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5. There is an unseen hand, which guides the affairs of nations. Throughout all their changes and revolutions, through the seemingly dark and troubled chaos of human concerns, an almighty Providence overrules ; and all events past, present, and to come, are employed in directing and completing the destinies of all creatures, in subserviency to that infinitely great and glorious kingdom, which shall never be removed.

THE COMMON LOT.

Once in the flight of ages past,

There liv'd a man; and who was he ?
Mortal! howe'er thy lot be cast,

That man resernbled thee.

Unknown the region of his birth ;

"The land in which he died unknown; His name hath porish'd from the earthy

This truth survives alone

That joy and grief, and hope and fear,

Alternate triumph'd in his breast;
His bliss and woe-a smile, a tear ;

Oblivion hides the rest.

The bounding pulse, the languid limb,

The changing spirits rise and fall;
We know that these were felt by him,

For these are felt by all.

He suffer'd—but his pangs are o'er;

Enjoy'd-but his delights are fled;
Had friends his friends are now no more ;

And foes his foes are dead.

He lovidbut whom he lov'd, the grave

Hath lost in its unconscious womb;
she was fair-but nought could save
Her beauty from the tomb.

The rolling seasons, day and night,

Sun, moon, and stars, the earth and main,
Erewhile his portion; life and light,

To him exist in vain.

He saw whatever thou hast seen,

Encounter'd all that troubles thee;
He was-whatever thou hast been ;

He is what thou shalt be.

The clouds and sun-beams, o'er his eye,

That once their shades and glory threw,
Have left in yonder silent sky,

No vestige where they few,
The annals of the human race,

Their ruins, since the world began,,
OF HIM afford no other trace

Than this THERE LIV'D A MAN!

ADDRESS TO THE DEITY.
O Thou unutterable Potentate!
Through nature's vast extent sublimely great !
Thy lovely form the flower-decked field discloses,
Thy smiles are seen in Nature's sunny face :
Milk-colored lilies and wild-blushing roses
Are bright with thee :--thy voice of gentleness
Speaks in the light-winged, whispering zephyrs, playing
Midst the young boughs, or o'er the meadows straying:
Thy breath gives life to all, below, above;
And all things revel in thy light and love.
But here, on these gigantic mountains, here
Thy greatness, glory, wisdom, strength, and spirit
In terrible sublimity appear !
Thy awe-imposing voice is heard, we hear it!
The Almighty's fearful voice; attend ! it breaks
'The silence, and in solemn warning speaks :
His the light tones that whisper midst the trees ;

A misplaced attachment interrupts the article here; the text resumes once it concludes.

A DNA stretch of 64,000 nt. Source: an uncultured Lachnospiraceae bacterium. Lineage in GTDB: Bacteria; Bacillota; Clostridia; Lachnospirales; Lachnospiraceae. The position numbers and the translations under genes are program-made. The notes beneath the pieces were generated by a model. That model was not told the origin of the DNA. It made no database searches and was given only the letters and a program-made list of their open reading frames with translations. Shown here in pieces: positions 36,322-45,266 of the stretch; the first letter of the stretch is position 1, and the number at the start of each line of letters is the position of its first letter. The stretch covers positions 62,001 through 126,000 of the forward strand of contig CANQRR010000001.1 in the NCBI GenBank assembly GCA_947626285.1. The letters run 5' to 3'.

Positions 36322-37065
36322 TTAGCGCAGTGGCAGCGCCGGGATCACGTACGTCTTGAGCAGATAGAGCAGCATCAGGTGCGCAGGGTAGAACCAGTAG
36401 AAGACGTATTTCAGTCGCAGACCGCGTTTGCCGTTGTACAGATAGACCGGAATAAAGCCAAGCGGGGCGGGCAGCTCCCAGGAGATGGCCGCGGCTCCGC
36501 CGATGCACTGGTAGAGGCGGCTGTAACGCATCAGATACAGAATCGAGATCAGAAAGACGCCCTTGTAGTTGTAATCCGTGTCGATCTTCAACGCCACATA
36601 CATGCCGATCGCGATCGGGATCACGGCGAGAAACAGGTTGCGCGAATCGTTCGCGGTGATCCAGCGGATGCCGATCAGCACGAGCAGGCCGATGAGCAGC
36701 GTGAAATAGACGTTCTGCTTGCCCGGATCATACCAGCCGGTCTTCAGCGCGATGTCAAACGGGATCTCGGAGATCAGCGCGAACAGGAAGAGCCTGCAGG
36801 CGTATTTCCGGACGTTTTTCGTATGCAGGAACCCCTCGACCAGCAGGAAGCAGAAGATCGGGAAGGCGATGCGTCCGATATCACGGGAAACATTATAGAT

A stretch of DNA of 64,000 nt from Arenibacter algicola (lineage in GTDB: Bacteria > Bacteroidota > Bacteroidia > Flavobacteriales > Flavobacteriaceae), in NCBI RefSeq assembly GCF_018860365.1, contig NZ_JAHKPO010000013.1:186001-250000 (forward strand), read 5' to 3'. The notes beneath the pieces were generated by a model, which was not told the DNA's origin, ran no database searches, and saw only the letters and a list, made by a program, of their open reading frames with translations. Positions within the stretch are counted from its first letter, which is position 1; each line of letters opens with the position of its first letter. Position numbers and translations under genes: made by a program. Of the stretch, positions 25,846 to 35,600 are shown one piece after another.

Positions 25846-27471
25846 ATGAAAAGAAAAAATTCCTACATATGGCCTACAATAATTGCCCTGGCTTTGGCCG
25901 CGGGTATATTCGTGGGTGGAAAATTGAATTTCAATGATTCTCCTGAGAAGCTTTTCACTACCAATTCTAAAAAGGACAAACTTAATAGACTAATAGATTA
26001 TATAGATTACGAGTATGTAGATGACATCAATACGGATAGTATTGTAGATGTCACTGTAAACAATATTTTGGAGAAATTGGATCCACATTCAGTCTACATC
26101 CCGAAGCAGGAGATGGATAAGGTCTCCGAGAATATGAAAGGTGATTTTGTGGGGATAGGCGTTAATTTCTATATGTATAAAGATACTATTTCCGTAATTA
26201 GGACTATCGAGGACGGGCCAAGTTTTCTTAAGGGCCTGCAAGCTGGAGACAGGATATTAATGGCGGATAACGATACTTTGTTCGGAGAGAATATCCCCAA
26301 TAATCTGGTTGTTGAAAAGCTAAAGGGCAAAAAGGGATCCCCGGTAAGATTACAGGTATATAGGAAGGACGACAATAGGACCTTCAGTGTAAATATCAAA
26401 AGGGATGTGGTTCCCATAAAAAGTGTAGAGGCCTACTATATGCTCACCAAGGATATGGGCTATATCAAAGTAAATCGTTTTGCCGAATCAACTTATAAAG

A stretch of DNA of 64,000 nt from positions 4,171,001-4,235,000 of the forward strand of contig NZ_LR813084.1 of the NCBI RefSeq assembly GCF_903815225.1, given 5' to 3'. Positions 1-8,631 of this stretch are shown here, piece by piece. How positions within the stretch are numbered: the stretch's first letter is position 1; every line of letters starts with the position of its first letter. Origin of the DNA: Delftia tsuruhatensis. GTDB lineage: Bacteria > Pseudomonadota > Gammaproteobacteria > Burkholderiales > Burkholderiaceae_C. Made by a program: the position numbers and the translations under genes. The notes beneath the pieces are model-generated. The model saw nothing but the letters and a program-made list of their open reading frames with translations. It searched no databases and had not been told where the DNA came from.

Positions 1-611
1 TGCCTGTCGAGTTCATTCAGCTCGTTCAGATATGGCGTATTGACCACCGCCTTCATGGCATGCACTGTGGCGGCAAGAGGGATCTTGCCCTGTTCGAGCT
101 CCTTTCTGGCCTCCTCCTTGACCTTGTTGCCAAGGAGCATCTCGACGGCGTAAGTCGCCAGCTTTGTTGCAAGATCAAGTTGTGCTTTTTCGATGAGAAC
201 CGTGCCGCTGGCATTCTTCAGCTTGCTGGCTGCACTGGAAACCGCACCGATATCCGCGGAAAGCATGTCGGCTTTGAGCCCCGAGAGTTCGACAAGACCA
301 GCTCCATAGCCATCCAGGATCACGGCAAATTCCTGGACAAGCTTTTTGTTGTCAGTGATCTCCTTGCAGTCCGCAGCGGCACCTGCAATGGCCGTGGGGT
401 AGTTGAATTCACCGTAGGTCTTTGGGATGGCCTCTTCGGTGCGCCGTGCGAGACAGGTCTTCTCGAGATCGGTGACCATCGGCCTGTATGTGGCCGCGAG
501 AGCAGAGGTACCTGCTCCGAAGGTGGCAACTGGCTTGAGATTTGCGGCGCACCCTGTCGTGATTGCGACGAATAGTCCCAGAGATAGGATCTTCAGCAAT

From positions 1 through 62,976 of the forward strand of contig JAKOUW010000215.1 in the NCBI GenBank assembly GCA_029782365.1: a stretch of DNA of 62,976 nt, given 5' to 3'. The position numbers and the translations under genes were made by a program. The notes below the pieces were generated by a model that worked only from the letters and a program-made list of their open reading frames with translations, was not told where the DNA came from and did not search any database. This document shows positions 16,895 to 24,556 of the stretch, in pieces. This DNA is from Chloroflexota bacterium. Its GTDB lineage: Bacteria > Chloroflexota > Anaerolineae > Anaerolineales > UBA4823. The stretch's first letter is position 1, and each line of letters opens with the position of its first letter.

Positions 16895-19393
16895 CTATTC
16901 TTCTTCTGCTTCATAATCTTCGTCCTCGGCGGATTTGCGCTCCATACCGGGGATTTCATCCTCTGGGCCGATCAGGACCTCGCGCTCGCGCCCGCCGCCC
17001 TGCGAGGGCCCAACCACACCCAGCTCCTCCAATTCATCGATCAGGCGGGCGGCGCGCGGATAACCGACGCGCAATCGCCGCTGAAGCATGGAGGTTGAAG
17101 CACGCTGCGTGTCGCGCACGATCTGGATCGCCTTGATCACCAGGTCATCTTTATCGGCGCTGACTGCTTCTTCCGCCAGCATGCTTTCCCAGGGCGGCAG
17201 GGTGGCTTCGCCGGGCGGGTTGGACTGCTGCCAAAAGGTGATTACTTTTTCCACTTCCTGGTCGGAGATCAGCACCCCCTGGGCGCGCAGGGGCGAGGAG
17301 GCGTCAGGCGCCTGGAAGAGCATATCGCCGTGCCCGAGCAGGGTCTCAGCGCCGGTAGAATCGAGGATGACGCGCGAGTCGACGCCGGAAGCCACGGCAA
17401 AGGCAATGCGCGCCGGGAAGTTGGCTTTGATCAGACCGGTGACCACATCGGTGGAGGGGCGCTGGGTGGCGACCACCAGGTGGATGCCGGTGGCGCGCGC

His, his the whistling of the busy breeze;
His, the storm-thunder roaring, rattling round,

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When element with element makes war
Amidst the echoing mountains ; on whose bound,
Whose highest bound, he drives his fiery.car,
Glowing like molten iron; or, enshrined
In robes of darkness, rides, upon the wind
Across the clouded vault of heaven. What eye
Has not been dazzled by thy majesty ?
Where is the ear that has not heard thee speak ?
Thou breathest !-forest-oaks of centuries
Turn their uprooted trunks towards the skies.
Thou thunderest -adamantine mountains, break,
Tremble, and totter, and apart are riven!
Thou lightenest! and the rocks inflame; thy power
Of fire, to their metallic bosom driven,
Melts and devours them :lo! they are no more :
They pass away, like wax in the fierce flame,
Or the thick mists that frown upon the sun,
Which he but glances at and they are gone;
Or like the sparkling snow upon the hill,
When noon-tide darts its penetrating beam.
What do I say? At God's almighty will,
The
Panets and !
But thy eternal throne--thy palace bright,
Zion-stands steadfast in unchanging might;
Zion-thy own peculiar seat-thy home!
But here, O God! here is thy temple too :
Heaven's sapphire' arch is its resplendent dome,
Its columns-trees that have for ages stood ;
Its incense is the flower-perfumed dew;
Its symphony-the music of the wood;
Its ornaments-the fairęst gems
Its altar is the stony mountain proud.
Lord! from this shrine to thy abode I bring,
Trembling, devotion's tribute-though' not loud,
Nor pomp-accompanied : thy praise I sing,
And thou wilt deign to hear the lowly offering.

allrighted world falls headlong from its sphere !

of spring;

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